Wave Synopsis :
I remember how you were,
not how you are. We were we
until we became you and I.
Midori and Âu Cô are international university students tasting freedom from family for the first time. They discover Melbourne and each other. All is well until the tsunami that swamps their world…
We were we until you made us me and you…
Midori and Âu Cô are international university students in Melbourne. They play at being silver dragons birthing pearls from their mouths. They are united by loneliness. Midori’s parents are killed by the tsunami in Fukushima and soon after Midori and Âu Cô witness a university shooting. Midori ends up in a psychiatric hospital, not able to cope with the double blow.
Âu Cô is courted by a Vietnamese-Australian boy (Dzung) who has also survived the shooting. Dzung is unaware of Midori and Âu Cô’s relationship and pressured by his parents asks Au Co to marry him. Midori is silenced and unable to out herself and Âu Cô she understands too well the pressures of family. Âu Cô accepts since her own family wants to migrate to Australia. Midori absconds before the wedding to the Blue Mountains. She suicides close to the Three Sisters. Âu Cô is left to work through her guilt. She falls pregnant to Dzung and after she gives birth she looks closely at his skin. The little baby has silver dragon scales running down his neck.
What first struck me about this title is the unusual amount of detail provided within the publisher synopsis. It is almost unheard of to tell readers a story’s conclusion. Why have they done this?
While the plot is harrowing, Hoa Pham’s Wave is very much character driven. In fact the real story being told is how the different characters respond to the events that occur, rather than the events themselves.
Through alternating viewpoints Pham presents different ways each character responds to and processes information; how they weigh up competing priorities (their own happiness versus that of others) and rationalize their actions. Some concentration is required, as although each vignette’s narrative viewpoint is marked by a character name, the brevity of some passages and oblique references to other characters left me momentarily confused.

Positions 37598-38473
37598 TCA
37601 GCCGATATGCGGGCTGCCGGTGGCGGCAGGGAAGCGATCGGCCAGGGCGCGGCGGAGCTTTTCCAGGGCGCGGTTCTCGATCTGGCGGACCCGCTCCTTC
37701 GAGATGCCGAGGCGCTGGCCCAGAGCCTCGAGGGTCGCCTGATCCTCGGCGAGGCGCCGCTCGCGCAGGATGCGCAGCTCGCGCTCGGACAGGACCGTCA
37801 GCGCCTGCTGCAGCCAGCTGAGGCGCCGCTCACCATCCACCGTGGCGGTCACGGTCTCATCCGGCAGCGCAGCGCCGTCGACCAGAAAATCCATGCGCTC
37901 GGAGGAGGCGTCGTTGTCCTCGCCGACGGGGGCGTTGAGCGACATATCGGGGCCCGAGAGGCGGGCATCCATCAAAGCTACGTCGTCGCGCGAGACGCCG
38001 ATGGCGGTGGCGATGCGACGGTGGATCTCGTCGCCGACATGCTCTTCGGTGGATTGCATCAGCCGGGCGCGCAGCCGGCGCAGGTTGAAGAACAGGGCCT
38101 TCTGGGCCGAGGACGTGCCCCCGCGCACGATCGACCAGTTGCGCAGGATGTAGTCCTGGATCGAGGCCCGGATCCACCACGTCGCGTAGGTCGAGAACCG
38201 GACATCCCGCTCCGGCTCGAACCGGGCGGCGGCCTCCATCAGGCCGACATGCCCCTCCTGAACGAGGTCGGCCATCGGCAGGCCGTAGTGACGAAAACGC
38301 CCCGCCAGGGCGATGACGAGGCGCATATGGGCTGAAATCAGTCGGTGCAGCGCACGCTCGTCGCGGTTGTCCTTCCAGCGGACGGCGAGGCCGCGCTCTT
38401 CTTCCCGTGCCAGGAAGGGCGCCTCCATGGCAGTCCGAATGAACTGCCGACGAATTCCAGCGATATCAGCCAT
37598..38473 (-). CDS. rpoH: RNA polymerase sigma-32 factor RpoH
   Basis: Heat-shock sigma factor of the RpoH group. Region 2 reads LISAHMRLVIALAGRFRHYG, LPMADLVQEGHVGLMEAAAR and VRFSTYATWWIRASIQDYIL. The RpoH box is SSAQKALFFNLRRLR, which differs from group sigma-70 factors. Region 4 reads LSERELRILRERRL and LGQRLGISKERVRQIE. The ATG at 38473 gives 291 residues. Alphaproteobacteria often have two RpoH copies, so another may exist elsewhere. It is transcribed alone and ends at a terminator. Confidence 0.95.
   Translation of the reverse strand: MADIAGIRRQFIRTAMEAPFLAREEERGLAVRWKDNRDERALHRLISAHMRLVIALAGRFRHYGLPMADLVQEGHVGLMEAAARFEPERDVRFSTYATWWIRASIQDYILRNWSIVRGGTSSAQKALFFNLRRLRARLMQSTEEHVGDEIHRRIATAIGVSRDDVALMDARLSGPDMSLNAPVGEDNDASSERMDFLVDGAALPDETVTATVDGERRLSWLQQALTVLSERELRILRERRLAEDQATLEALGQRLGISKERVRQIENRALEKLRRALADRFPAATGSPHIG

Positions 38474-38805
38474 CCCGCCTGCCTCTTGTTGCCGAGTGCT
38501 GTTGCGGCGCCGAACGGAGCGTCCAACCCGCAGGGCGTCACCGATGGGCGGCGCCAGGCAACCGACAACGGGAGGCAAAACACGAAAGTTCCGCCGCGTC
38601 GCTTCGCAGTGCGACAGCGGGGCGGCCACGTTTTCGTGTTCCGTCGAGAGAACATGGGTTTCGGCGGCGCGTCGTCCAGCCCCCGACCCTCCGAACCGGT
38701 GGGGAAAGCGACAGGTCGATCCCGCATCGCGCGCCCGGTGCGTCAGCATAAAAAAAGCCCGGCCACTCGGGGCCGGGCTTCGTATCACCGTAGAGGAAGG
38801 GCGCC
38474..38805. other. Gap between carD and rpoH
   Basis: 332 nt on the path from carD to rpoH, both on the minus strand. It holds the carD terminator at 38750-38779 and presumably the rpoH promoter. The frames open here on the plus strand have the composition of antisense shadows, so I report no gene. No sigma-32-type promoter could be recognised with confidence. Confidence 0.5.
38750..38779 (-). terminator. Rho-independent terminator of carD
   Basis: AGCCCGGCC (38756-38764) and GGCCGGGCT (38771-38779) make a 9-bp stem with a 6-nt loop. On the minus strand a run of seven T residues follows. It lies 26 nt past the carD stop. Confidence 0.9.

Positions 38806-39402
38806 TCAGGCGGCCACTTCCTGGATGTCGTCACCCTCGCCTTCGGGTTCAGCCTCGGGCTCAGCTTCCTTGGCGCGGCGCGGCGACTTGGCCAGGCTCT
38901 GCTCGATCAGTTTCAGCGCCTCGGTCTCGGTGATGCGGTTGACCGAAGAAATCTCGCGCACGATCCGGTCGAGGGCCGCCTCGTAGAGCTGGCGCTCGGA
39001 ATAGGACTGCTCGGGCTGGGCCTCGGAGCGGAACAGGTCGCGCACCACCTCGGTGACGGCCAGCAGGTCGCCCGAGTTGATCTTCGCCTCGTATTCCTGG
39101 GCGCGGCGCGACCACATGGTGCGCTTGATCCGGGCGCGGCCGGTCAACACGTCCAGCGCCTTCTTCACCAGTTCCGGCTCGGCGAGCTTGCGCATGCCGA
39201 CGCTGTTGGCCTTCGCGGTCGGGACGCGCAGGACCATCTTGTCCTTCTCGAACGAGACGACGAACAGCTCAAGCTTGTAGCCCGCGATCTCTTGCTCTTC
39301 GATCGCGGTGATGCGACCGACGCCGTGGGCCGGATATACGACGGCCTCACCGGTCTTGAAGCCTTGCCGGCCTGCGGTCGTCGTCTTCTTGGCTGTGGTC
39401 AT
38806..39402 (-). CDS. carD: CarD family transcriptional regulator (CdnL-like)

There is an affecting directness in Pham’s prose – stripped bare almost but at the same time lyrical. Great pathos is clear from the opening line:
Inside it was warm like greenhouse flowers. Outside it was the end of the world.
There are no heroes or villains in this short novel. Wave’s message is both a fight for change, and a message of compassion and acceptance of an individuals choices, whatever they may be. External forces impact everyone’s lives and all anyone can be expected to do is make the best of the situation they find themselves in.
Ultimately, we alone are responsible for our own happiness.
BOOK RATING: The Story 3 / 5 ; The Writing 4.5 / 5
Genre: Literature, Drama, Romance
Melbourne resident Hoa Pham is the author of six books and is a psychologist in the day time. Vixen was awarded the Best Young Writer award by the Sydney Morning Herald, and The Other Shore won the Viva La Novella Prize. Her play Silence was on the VCE Drama list in 2010.
She is also the founder of Peril Magazine an Asian-Australian online arts and culture magazine. Hoa has received funding from the Australia Council of the Arts numerous times. She has been on an Asialink residency in Vietnam, and fellowships at the Tyrone Guthrie centre and the Goethe Institute Berlin. She has completed her doctorate in creative arts and also holds master degrees in creative writing and psychology.
Find out more at her website.
* My receiving a copy of this book from the publisher for review purposes did not impact the expression of my honest opinions in the review above.